The Australian Association of Professional and Applied Ethics 17th Annual Conference was hosted by the Faculty of Pharmacy at the University of Sydney from the 15th to the 17th of June, 2010. The conference convener was Dr Betty Chaar. Betty organized a truly wonderful conference and we are all in her debt for the obvious hard work and dedication which made such a conference possible. The conference included innovations such as the Authors‘ Sessions which were most beneficial. We were most fortunate to have as keynote speakers Stacey Carter, Ian Kerridge, Simon Long staff, Ron McCallum, Gael McDonald, Geoff Moore, Alan Saunders, Peter Singer and Colin Thomson. I am sure that everyone who was present would agree that Professor McCallum‘s explanation of his escape from a future of basket weaving, because he thought life must offer something more, was inspirational. Peter Singer‘s address as to our obligations with regard to global poverty was also excellent as were the others. The AAPAE was privileged to have such keynote speakers.
Furthermore, Betty‘s addition to the conference with the Department of Innovation, Industry, Science & Research of a workshop exploring the ethical challenges of new technologies and the risk and responsibility in Nanotechnology, Biotechnology and Synthetic Biology took us into a future which as ethicists we cannot ignore. Although personally I have always been more comfortable contemplating the past. For that reason I was most appreciative of the welcome cocktail Betty organized in The University of Sydney‘s 150 year old Nicholson Museum. I have visited The University of Sydney before but I never realized that the University had a museum housing the largest collection of ancient artefacts on the Australian continent. These artefacts are from Greece, Italy, Cyprus, Egypt, and the Near East and Middle East. Many of the speakers I heard at the conference were inspirational but with no disrespect to them some of these ancient and very silent artefacts were even more inspirational. Not that I am suggesting that we could ever substitute one for a keynote speaker! Betty, along with her diligent team, also had two additional allies at that conference. One was the weather which was perfect. The other was their campus. Undoubtedly envy is a sin, but for most of that conference I was a sinner. The University of Sydney is beautiful.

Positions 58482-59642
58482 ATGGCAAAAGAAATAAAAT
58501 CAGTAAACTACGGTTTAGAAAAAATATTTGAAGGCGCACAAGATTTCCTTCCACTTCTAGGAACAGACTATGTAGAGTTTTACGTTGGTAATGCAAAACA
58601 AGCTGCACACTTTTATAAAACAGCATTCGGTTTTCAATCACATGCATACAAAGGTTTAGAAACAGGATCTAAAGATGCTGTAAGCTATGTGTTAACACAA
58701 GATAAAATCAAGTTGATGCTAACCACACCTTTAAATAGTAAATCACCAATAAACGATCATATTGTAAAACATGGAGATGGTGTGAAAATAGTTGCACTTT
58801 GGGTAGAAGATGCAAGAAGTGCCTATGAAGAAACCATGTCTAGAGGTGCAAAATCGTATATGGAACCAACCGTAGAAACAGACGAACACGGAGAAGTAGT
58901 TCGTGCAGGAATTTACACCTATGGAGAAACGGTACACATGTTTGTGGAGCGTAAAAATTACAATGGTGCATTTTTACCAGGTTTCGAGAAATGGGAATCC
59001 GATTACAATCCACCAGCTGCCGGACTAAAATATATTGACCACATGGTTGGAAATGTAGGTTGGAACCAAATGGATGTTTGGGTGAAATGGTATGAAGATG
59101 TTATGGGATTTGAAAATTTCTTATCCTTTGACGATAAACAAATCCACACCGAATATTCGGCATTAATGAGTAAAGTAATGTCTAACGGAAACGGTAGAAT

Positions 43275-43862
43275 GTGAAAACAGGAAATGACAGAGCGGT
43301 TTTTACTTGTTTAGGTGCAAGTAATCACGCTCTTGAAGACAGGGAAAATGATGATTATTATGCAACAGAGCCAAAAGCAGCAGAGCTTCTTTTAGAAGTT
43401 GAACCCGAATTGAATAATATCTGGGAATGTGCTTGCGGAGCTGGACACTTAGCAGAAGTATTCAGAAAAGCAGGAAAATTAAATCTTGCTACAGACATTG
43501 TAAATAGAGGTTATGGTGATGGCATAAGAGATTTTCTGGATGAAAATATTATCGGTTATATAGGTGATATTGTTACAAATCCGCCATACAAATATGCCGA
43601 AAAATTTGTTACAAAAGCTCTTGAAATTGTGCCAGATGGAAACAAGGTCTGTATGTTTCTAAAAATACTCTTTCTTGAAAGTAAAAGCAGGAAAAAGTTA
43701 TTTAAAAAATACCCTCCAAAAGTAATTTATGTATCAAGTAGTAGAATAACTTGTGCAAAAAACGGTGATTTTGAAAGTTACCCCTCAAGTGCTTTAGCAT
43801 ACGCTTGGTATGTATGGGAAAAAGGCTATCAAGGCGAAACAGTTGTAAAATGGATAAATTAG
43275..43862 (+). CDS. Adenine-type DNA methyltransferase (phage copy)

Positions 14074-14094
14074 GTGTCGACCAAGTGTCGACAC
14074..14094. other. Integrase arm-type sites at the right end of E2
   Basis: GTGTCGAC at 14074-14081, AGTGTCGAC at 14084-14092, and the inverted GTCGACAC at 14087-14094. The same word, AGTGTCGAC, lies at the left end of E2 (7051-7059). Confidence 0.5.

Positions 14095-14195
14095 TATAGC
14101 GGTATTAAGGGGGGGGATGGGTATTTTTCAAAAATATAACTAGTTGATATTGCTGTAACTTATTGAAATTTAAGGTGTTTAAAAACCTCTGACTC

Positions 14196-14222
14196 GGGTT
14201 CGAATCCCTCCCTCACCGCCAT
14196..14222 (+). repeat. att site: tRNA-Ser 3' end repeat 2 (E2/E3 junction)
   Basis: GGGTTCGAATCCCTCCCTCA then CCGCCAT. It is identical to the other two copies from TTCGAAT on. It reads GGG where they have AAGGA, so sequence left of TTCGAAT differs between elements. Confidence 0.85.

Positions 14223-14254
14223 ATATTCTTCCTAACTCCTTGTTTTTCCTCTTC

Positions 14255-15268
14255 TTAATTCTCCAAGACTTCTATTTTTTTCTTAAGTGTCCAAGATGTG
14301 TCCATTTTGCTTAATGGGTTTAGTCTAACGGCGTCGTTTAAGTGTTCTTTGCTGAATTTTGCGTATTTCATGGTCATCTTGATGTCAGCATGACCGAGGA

To be on such a campus is wonderful. Betty, to you and your colleagues our heartfelt appreciation laced of course with envy. Thank you, Betty.
We had during our last teleconference some discussion of how the AAPAE might further its links with similar organizations. I was fortunate enough after our AAPAE conference to attend another. The people who organized this conference would well be worthwhile fostering further links with. They are truly excellent people. This conference was at the beginning of July. It was the 3rd Bergamo Wharton Joint Conference and its theme was Stakeholder Theory(ies): Ethical Bases, Managerial Applications, Conceptual Limits. This conference was held in the Italian city of Bergamo. Bergamo is a fascinating city. Although to all intents and purposes it is two cities. There is the old city of Bergamo at the top of a hill which is a medieval walled city. It is a most beautiful place with stunning views of the surrounding countryside which includes the foothills of the Alps. The city is also filled with magnificent towers and ancient squares. Below it is the modern city of Bergamo. I gave a paper on stakeholders and was somewhat unnerved to discover that the session I was presenting at was being chaired by Ed Freeman who virtually created stakeholder theory. I had never met Ed Freeman previously. Fortunately he is a kind and good man! This conference was the first time I visited Europe. It was also the very first time my wife ever accompanied me to a conference. That had its advantages which includes the fact that she speaks Italian. The conference was organized by Silvana Signori, Gianfranco Rusconi and Alan Strudler and they also organized a wonderful and inspiring conference which was a pleasure to attend. Not that in going to Bergamo I had left Sydney very far behind. Amongst the attendees at that conference was a colleague who lectures business ethics at The University of Sydney.
Bergamo boasts a disproportionately large representation amongst the I Mille, those 1,000 volunteers who fought alongside Guiseppe Garibaldi for Italian unification. Initially I did not understand why this was so. However the reason is simple. Bergamo then was the centre of the Italian silk manufacturing industry. And many in it sided with the Risorgimento, the forces for Italian unification. They did so for a simple reason: they wanted to get rid of tariffs and establish a common market in which to sell their products. Such a motivation is certainly not unrelated to applied ethics. Amongst such motivations there must be enough material for at least one applied ethics conference. Yet, whilst undoubtedly the motivation of many in Bergamo was to support the Risorgimento and to be actively involved in the temporary government of 1848 there is something more. Bergamo‘s silk industry was devastated by a silkworm disease in the early 1850s. That provides something else: at least enough material for one good conference on moral luck.